Introduction to fundamentals of podcasting audio programs, and online webcasting and streaming on-demand audio and video. Students will produce a podcast and will be responsible for all production processes. They will assist in production responsibilities for the college’s daily chapel webcast. Course is repeatable for credit.
Prerequisite: COM 163.
This course will introduce students to various types of mass media writing -- print and broadcast journalism, public relations, advertising and online media. It will develop skills in information gathering, interviewing, organizing, writing and revising media writing and in judging the quality of current media writing. Students will learn how to create a weblog or online “blog” and become an expert in a niche field. The class will teach students to look at a news story and determine the best media to represent it. Prerequisites: ENG 123 or ENG 497 and ENG 223 or ENG 313.
A basic overview of professional audio equipment and it's relative application in the church. Students will assemble, mix, troubleshoot and breakdown various systems found in ministry today.
Music technology minors may test out of this class.
Systems analysis of contemporary recording and reinforcement technology. Analysis of audio signals including time, frequency and decibels, fundamentals of analog and digital audio applications.
A study of music production using historical, traditional, and current practices. Students will spend extensive time with current software including Reason, Logic and Pro tools.
Prerequisite: MTN 263.
Introduction to digital audio production. Intensive, practical experience in planning, coordinating, directing and producing various audio productions for broadcast. Review of sound design principles and recording techniques for multi-track production in all media production settings. Students learn the functioning and operation of basic digital audio workstations, digital and analog tape recorders, microphones, mixing consoles, signal processors and loudspeakers as well as rudimentary acoustical physics. Considerable time is also spent on critical listening skills and design aesthetics.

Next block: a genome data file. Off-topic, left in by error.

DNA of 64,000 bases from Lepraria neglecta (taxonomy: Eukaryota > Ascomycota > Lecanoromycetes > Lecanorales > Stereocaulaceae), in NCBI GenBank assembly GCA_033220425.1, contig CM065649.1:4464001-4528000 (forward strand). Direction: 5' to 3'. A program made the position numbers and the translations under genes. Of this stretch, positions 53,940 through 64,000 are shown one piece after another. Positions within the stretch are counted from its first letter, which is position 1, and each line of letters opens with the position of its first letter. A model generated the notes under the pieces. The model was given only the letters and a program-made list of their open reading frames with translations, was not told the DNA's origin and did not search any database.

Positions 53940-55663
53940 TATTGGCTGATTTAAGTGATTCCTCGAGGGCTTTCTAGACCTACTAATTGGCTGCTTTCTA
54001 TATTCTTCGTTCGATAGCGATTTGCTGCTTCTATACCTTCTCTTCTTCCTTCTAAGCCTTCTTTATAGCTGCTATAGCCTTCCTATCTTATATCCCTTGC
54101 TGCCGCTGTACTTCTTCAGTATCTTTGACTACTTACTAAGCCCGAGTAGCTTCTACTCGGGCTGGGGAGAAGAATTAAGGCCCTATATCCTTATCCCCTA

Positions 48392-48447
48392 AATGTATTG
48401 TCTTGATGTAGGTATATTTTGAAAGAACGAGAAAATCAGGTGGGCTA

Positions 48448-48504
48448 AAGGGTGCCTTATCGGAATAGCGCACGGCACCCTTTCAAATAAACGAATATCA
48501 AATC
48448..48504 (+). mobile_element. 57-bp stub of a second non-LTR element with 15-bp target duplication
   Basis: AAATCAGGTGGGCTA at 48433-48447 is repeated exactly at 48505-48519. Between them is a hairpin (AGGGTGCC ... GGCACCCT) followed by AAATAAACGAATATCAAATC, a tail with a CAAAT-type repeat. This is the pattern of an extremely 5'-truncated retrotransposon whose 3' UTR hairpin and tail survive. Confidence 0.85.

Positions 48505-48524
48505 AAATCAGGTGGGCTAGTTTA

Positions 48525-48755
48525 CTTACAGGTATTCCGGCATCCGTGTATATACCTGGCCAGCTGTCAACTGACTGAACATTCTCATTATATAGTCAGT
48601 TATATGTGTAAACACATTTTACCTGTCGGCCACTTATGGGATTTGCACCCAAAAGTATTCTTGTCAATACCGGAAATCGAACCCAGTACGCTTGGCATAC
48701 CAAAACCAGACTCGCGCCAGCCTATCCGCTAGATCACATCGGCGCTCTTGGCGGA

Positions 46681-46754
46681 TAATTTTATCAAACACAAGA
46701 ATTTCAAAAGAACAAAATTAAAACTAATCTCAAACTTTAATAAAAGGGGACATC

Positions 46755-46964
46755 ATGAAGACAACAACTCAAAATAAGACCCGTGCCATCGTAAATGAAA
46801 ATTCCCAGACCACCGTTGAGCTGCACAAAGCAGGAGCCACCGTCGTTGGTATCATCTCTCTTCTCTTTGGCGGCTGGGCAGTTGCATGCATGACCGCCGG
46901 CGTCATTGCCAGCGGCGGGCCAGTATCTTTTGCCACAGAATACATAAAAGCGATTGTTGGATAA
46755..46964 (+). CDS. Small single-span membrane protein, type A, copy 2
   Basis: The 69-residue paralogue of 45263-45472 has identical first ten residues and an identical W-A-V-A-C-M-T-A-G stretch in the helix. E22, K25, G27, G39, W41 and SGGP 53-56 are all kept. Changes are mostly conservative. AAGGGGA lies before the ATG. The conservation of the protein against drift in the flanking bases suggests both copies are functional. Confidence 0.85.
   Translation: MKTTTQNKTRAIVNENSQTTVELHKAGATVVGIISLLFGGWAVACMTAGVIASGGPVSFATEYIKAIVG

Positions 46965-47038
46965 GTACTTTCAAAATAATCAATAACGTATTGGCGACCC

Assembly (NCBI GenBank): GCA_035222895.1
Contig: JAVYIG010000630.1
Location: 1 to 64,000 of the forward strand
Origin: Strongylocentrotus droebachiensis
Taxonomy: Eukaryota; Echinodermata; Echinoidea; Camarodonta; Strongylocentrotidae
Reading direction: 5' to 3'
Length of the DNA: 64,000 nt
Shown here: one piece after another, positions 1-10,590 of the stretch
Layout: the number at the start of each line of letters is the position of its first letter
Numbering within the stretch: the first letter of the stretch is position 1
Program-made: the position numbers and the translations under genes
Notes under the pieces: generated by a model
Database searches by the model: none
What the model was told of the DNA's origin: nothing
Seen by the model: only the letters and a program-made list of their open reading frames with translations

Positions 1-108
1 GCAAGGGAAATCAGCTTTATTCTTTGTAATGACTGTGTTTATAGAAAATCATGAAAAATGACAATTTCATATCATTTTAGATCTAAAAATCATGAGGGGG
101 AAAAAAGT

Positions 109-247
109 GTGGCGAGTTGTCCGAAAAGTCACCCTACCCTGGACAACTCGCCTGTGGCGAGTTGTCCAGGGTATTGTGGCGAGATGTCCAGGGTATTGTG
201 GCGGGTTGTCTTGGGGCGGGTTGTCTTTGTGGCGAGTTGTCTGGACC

A survey of the wide array of equipment and their application to live sound reinforcement and live recording. Emphasis will also be placed on commonly encountered acoustical problems and techniques to neutralize them. Students will have hands-on experience in live concert settings. Prerequisite: MTN 233 or permission of Instructor.
A continuation of techniques introduced in MTN 263. Emphasis will be placed on advanced micing, processing, and mixing techniques. Students will record live and studio sessions and will produce a “demo” CD. Students will gain extensive hands-on experience. Prerequisite: MTN 263.
A course designed to introduce the student to the final stages of the recording process. Emphasis will be placed on manual mixing, automation, mastering, and reproduction.
Prerequisite: MTN 423.
The University of Valley Forge is a private Christian University located in Chester County, Pennsylvania, 35 miles northwest of downtown Philadelphia. UVF offers on its sprawling park-like campus, as well as online, 67 undergraduate and seven graduate degrees in the Arts, the Sciences and the Professions. The university's mission is to prepare individuals for a life of service and leadership in the church and in the world.
University of Valley Forge is a private Christian University located in Chester County, Pennsylvania, 35 miles northwest of downtown Philadelphia. UVF offers on its sprawling park-like campus, as well as online, 67 undergraduate and seven graduate degrees in the Arts, the Sciences and the Professions. The university's mission is to prepare individuals for a life of service and leadership in the church and in the world.